If you only read one: Paul Cornell’s Human Nature, which was the basis for the David Tennant storyline, but without the scarecrows.


Virgin's Missing Adventures

Virgin’s Missing Adventures

With the success of the Seventh-Doctor novels, Virgin started a second range for the rest of the Time Lord’s incarnations. Where The New Adventures were a broadly continuing narrative, The Missing Adventures were set up to plug gaps between original TV stories. The first, Paul Cornell’s Goth Opera, was a vampire story for the Fifth Doctor, and, for that extra publicity kick, a companion piece to Terrance Dick’s Blood Harvest published the same month.

As a range designed to fit into series continuity, The Missing Adventures on the whole played safer with the franchise than The New Adventures. There were sequels to TV stories – The Sands Of Time followed on from The Pyramids Of Mars; Mr Sin returned in The Shadow Of Weng-Chiang – and more attempts to pastiche the vibes of particular eras (Gareth Roberts’ three outings for the Fourth Doctor, Romana II and K9 were particularly successful).

Not everyone played the game, however: Daniel O’Mahony, author of the terrifying New Adventures book Falls The Shadow, caused controversy with his dark and violent First Doctor story The Man In The Velvet Mask (featuring the French Revolution and the Marquis De Sade). John Peel’s Evolution saw the Fourth Doctor joining forces with Sir Arthur Conan Doyle, causing canon problems since he also meets Sherlock Holmes in the New Adventures. But Troughton’s Doctor went to the Land of Fiction in The Mind Robber, so basically anything goes.

If you only read one: Lance Parkin’s Cold Fusion, which is mind-bending sci-fi with the Fifth Doctor (and a cameo for the Seventh) and an inside-out TARDIS.


BBC Eighth Doctor Adventures

With the possibility of a TV revival around the 1996 Paul McGann TV-movie, the BBC took back all its Doctor Who rights from third parties, putting an end to the Virgin Books era. Ultimately, however, when the movie failed to kickstart anything much, BBC Books simply continued the Virgin format of a current-Doctor and a past-Doctor range, publishing monthly. Many of the same authors were involved, and the only real difference was that the current Doctor was now the Eighth, with the Seventh shunted to occasional appearances in the other strand. With 75 adventures over eight years, the books make McGann the longest incumbent Doctor with the most stories, despite having only appeared on screen once.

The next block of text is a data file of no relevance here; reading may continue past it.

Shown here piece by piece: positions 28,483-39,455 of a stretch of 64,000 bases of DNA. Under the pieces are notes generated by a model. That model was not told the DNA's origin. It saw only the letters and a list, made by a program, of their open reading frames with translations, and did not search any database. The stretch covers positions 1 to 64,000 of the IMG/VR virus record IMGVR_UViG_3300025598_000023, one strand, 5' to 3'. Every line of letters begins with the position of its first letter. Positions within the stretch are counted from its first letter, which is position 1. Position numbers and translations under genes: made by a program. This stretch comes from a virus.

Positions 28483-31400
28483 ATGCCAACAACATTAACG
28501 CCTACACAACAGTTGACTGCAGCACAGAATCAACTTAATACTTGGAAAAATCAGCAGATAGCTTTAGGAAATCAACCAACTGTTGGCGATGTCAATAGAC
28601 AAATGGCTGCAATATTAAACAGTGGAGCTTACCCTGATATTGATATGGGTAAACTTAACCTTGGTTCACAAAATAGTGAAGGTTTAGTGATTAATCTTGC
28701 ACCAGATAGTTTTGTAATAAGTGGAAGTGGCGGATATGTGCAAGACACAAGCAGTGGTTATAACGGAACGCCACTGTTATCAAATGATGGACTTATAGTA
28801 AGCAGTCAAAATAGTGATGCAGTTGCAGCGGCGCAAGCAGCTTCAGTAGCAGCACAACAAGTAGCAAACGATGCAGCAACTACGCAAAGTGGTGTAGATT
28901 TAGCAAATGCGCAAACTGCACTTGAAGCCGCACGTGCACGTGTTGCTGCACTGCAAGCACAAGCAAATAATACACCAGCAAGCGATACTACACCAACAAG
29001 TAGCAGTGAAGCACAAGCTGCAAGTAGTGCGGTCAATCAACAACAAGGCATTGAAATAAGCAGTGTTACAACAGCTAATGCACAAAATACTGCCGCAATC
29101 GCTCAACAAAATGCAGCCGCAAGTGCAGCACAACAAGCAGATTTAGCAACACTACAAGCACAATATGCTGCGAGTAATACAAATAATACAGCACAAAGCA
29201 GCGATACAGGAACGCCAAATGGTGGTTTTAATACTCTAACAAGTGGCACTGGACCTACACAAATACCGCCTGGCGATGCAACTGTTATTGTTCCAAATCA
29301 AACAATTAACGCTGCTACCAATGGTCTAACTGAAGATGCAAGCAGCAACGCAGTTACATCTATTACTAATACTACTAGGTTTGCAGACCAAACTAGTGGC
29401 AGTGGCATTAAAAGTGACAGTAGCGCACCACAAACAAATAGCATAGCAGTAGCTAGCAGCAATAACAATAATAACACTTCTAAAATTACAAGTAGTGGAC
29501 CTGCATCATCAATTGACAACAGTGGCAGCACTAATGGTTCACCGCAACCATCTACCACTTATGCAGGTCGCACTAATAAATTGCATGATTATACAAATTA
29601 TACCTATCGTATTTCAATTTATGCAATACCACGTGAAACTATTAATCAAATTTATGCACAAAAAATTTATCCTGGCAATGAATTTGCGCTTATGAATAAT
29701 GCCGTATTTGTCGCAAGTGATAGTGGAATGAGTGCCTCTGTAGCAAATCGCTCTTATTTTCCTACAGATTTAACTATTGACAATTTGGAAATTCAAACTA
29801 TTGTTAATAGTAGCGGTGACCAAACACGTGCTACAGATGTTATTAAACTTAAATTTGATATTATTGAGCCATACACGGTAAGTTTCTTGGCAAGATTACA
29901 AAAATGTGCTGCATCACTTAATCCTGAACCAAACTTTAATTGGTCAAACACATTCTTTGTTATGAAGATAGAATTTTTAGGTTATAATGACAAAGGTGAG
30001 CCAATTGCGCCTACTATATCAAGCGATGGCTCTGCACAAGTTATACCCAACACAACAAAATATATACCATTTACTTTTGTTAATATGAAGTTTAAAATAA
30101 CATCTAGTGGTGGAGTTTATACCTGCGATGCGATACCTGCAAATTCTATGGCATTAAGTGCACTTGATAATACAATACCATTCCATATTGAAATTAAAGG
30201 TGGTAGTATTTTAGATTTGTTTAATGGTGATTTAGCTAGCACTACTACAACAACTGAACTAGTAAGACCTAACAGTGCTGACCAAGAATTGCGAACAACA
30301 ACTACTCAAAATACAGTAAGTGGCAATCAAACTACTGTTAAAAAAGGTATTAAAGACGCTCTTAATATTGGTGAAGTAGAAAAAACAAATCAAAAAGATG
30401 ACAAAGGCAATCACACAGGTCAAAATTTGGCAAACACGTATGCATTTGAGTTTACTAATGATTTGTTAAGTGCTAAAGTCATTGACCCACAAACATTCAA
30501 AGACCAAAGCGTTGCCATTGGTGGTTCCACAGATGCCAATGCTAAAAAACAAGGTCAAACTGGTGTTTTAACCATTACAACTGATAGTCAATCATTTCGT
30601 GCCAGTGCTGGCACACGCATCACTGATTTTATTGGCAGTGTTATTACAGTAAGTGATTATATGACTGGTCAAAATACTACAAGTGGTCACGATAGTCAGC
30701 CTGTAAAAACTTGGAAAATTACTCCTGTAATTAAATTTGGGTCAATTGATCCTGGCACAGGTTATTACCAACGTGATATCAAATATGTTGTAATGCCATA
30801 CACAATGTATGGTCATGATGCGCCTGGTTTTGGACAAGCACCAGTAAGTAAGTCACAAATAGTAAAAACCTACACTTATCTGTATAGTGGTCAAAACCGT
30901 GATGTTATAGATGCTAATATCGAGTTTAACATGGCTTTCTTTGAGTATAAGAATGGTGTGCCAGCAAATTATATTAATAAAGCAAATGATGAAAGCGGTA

Initially, the Eighth Doctor range seemed to be skewing younger than The New Adventures, with pedestrian stories involving classic monsters like the Daleks and the Zygons and a boring ‘90s schoolgirl companion in Sam Jones. The range kicked off with The Eight Doctors, which sees Terrance Dicks on autopilot, although he’s mischievously scathing about the events of the McGann film. Reasonably quickly, however, the New Adventures’ format re-established itself. There were better, more interesting companions in Fitz (a ‘60s wastrel), Anji (essentially Milly from This Life) and Compassion (a humanoid TARDIS), and multi-novel story arcs that were complex to the point of baffling.

Particularly ambitious and controversial was Lawrence Miles’ Interference diptych, which introduced the time-meddling Faction Paradox and gave Jon Pertwee’s Doctor a different death to his TV finale. The repercussions got so tangled that the range eventually drew a line under the whole affair and rebooted (in The Burning) with an amnesiac, TARDIS-less Doctor. There was also a fascinating new recurring villain in renegade 18th-Century spy Sabbath.

If you only read one: Jonathan Morris’ Anachrophobia offers time-manipulating aliens and a base under siege.


BBC Past Doctor Adventures

BBC Past Doctors

These books were more-or-less identical to The Missing Adventures in concept, although considerably more vague about where in continuity they're supposed to be taking place. As with the Eighth Doctor range, these Past Doctor adventures started shakily with Martin Day & Keith Topping’s flippant Devil Goblins From Neptune (Pertwee) and Steve Lyons’ Agatha Christie-ish The Murder Game (Troughton). With Mike Tucker & Robert Perry’s Illegal Alien however (McCoy in WWII London, plus Cybermen) the series kicked into gear. McCoy playing the spoons in a London Underground shelter during an air raid is something we really wish we’d seen on TV.